Be courageous, he tells them. His word is andrizesthe, a verb associated with the noun aner, for ‘man/male’. A less circumspect translation in times before such matters had become part of our consciousness might have rendered this ‘Be men!’, or ‘Play the man!’. Readers female and male would have known what he meant and felt themselves called to a common response. (more…)

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Bryan Adams’ 1996 compilation of greatest hits is all about cheap thrills. With lyrics like `The only thing that looks good on me … is you’, `I just wanna’ be … your underwear’, you don’t buy this album after a hard think about whether to spend your nine bucks on this or on, say, that new translation of Homer’s Odyssey. You plunk down your cash for good, old-fashioned, hedonistic, irreverent rock & roll. The second most overused line in assessments of Bryan’s music—after `the Canadian rocker’—seems to be `feel-good rocker’.

With good reason. (more…)

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Biblical realism is not given to flights of fancy. The biblical understanding of the human creature is tenaciously realistic about both his frailty and his enormous capacity for evil. The first chapters of the biblical anthology tell us that man and woman are glorious creatures, saturated with qualities that affiliate them more with the Creator than with the creation of which they are undeniably a part. It is this very grandeur that frames the fracturing of the divine image in humankind as tragedy rather than a merely regrettable accident.

If, as the old table prayer puts it, ‘God is great … God is good …’, the biblical witness might be paraphrased as claiming that ‘Humans are great … but humans are not good …’ (more…)

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In the last two decades, the wily old PhD has been challenged by a feisty upstart, the Doctor of Ministry. High-achieving individuals dedicated to some field of theology, biblical studies, or pastoral ministry often hop back and forth between the two, wondering which better fits their needs and life situation.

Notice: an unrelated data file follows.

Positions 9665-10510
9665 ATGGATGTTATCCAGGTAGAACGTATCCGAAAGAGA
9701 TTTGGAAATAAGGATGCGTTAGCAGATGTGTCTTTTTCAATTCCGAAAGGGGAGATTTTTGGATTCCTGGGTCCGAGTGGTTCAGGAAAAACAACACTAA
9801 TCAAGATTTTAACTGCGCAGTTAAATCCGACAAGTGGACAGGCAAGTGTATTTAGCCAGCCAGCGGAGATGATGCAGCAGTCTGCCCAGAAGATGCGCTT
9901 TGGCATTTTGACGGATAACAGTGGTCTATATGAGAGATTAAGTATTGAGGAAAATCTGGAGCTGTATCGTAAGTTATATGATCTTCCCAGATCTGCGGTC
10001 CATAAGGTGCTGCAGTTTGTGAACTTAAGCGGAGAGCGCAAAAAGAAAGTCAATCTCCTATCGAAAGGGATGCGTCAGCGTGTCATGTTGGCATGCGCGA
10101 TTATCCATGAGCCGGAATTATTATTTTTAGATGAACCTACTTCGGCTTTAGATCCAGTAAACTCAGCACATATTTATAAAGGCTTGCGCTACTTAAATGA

First, some terminology. Let’s begin with the Doctor of Philosophy. In North America, this research degree is usually abbreviated Ph.D, while in Great Britain PhD is more common. There are variants, of course. Harvard University and Harvard Divinity School, for example, offer both a Ph.D. and a Th.D. The latter abbreviates Doctor of Theology. Although there are fierce debates inside Harvard regarding the equivalence (or not) of the two degrees, people on the outside generally regard them as two variants of the same course of study. On the other side of the Atlantic, Oxford University offers the DPhil. (more…)

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Seattle-based Emerald Water Anglers can fit a one- or two-day fly fishing school into your business trip to Seattle. Better yet, they’ll tailor the pace and content to your level. They can do this because their classes max out at four students and usually only enroll one or two at a time.

I capped a recent week of meetings in that gorgeous Pacific Northwest city by joining Ted McDermott and another student I’d never met for a day of bumping up the fly-fishing skills. I found Ted an engaged and knowledgeable teacher who was able to work with my fellow student and me to craft a class on the hoof that moved us both forward. Ted was particularly helpful on reading the water and understanding hatches, two areas where my own adventures in fly fishing needed some shoring up. (more…)

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It is common to imagine that Paul’s discussion with the Corinthians in this place is about spiritual gifts or even about glossolalia, the phenomenon of speaking in an unknown language.

It is not.

Paul’s intense concern to help the Corinthian church get the thing right is about selfishness over against a concern for the integrity and maturation of the community. ‘Speaking in tongues’ is merely the occasion. (more…)